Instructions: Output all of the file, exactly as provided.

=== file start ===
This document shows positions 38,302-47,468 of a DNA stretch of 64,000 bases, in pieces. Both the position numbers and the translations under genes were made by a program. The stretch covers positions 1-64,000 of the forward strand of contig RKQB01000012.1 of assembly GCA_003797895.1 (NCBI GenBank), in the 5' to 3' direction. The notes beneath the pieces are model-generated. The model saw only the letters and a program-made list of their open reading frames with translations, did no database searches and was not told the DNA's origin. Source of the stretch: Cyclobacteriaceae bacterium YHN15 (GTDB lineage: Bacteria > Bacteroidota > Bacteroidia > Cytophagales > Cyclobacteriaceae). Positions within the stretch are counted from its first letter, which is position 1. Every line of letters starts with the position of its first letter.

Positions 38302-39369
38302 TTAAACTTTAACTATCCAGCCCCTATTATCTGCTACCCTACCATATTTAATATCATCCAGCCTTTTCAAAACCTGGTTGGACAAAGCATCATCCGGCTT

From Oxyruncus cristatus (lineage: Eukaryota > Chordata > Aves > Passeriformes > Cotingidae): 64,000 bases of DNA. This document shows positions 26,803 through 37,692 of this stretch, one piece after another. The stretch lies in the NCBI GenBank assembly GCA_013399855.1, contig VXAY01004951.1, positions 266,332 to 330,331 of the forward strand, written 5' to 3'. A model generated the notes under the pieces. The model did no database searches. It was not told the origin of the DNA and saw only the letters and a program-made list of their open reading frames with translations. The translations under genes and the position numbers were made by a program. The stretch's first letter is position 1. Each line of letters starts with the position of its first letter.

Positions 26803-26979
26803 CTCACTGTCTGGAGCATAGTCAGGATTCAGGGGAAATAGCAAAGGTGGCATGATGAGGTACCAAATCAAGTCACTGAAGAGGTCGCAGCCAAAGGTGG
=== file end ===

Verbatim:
This document shows positions 38,302-47,468 of a DNA stretch of 64,000 bases, in pieces. Both the position numbers and the translations under genes were made by a program. The stretch covers positions 1-64,000 of the forward strand of contig RKQB01000012.1 of assembly GCA_003797895.1 (NCBI GenBank), in the 5' to 3' direction. The notes beneath the pieces are model-generated. The model saw only the letters and a program-made list of their open reading frames with translations, did no database searches and was not told the DNA's origin. Source of the stretch: Cyclobacteriaceae bacterium YHN15 (GTDB lineage: Bacteria > Bacteroidota > Bacteroidia > Cytophagales > Cyclobacteriaceae). Positions within the stretch are counted from its first letter, which is position 1. Every line of letters starts with the position of its first letter.

Positions 38302-39369
38302 TTAAACTTTAACTATCCAGCCCCTATTATCTGCTACCCTACCATATTTAATATCATCCAGCCTTTTCAAAACCTGGTTGGACAAAGCATCATCCGGCTT

From Oxyruncus cristatus (lineage: Eukaryota > Chordata > Aves > Passeriformes > Cotingidae): 64,000 bases of DNA. This document shows positions 26,803 through 37,692 of this stretch, one piece after another. The stretch lies in the NCBI GenBank assembly GCA_013399855.1, contig VXAY01004951.1, positions 266,332 to 330,331 of the forward strand, written 5' to 3'. A model generated the notes under the pieces. The model did no database searches. It was not told the origin of the DNA and saw only the letters and a program-made list of their open reading frames with translations. The translations under genes and the position numbers were made by a program. The stretch's first letter is position 1. Each line of letters starts with the position of its first letter.

Positions 26803-26979
26803 CTCACTGTCTGGAGCATAGTCAGGATTCAGGGGAAATAGCAAAGGTGGCATGATGAGGTACCAAATCAAGTCACTGAAGAGGTCGCAGCCAAAGGTGG